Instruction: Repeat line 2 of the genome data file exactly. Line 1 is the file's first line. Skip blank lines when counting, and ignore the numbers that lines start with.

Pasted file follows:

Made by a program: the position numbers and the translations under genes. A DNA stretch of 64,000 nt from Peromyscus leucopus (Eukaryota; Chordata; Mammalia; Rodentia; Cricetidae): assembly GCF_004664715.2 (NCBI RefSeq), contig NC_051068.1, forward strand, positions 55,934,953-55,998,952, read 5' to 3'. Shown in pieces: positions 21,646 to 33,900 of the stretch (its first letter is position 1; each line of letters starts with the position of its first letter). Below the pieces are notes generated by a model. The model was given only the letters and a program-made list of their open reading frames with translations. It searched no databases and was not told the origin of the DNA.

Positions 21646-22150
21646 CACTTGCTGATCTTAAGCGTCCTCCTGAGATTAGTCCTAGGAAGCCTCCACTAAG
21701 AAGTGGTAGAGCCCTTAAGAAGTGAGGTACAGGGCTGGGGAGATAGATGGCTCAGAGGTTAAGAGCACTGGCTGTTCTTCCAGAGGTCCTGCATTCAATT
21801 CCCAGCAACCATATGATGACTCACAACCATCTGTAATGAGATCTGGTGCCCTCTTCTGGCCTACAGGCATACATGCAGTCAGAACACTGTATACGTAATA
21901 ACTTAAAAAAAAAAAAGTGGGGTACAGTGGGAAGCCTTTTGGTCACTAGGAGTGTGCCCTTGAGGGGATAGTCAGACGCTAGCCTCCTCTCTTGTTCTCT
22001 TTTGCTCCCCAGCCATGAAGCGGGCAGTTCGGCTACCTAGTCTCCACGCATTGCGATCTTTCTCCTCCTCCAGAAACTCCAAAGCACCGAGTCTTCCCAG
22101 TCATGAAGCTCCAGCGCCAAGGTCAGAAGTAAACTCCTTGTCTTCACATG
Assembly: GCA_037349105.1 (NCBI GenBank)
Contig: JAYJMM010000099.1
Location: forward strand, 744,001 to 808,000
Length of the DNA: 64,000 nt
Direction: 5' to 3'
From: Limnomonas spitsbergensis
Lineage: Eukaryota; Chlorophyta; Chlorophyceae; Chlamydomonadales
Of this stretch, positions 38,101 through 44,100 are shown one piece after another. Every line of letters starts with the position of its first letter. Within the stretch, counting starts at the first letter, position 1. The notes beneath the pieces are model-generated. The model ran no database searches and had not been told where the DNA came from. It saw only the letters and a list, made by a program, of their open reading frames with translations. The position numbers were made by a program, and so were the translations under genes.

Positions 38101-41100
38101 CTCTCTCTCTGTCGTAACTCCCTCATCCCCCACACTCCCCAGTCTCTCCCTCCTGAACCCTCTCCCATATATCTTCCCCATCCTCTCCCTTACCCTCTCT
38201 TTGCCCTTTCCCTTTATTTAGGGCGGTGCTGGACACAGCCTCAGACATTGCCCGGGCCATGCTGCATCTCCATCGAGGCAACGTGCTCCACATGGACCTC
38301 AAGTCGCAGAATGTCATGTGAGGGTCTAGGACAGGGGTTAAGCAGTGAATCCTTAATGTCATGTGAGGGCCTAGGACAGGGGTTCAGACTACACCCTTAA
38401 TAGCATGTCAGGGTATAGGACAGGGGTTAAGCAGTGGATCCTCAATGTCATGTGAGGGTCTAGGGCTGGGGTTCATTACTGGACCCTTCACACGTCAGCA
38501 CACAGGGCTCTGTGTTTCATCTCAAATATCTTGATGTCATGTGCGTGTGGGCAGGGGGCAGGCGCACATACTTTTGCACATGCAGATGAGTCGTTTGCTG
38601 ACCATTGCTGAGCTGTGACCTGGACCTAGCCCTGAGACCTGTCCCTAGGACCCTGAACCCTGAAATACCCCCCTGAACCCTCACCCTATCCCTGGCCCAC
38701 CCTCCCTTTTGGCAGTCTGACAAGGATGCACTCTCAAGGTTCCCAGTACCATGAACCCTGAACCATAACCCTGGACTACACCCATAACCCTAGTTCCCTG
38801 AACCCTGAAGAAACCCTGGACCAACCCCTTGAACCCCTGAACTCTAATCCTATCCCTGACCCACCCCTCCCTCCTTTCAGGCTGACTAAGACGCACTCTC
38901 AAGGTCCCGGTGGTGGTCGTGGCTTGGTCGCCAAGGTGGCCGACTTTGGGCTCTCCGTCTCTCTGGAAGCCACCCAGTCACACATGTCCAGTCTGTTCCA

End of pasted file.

Positions 21646-22150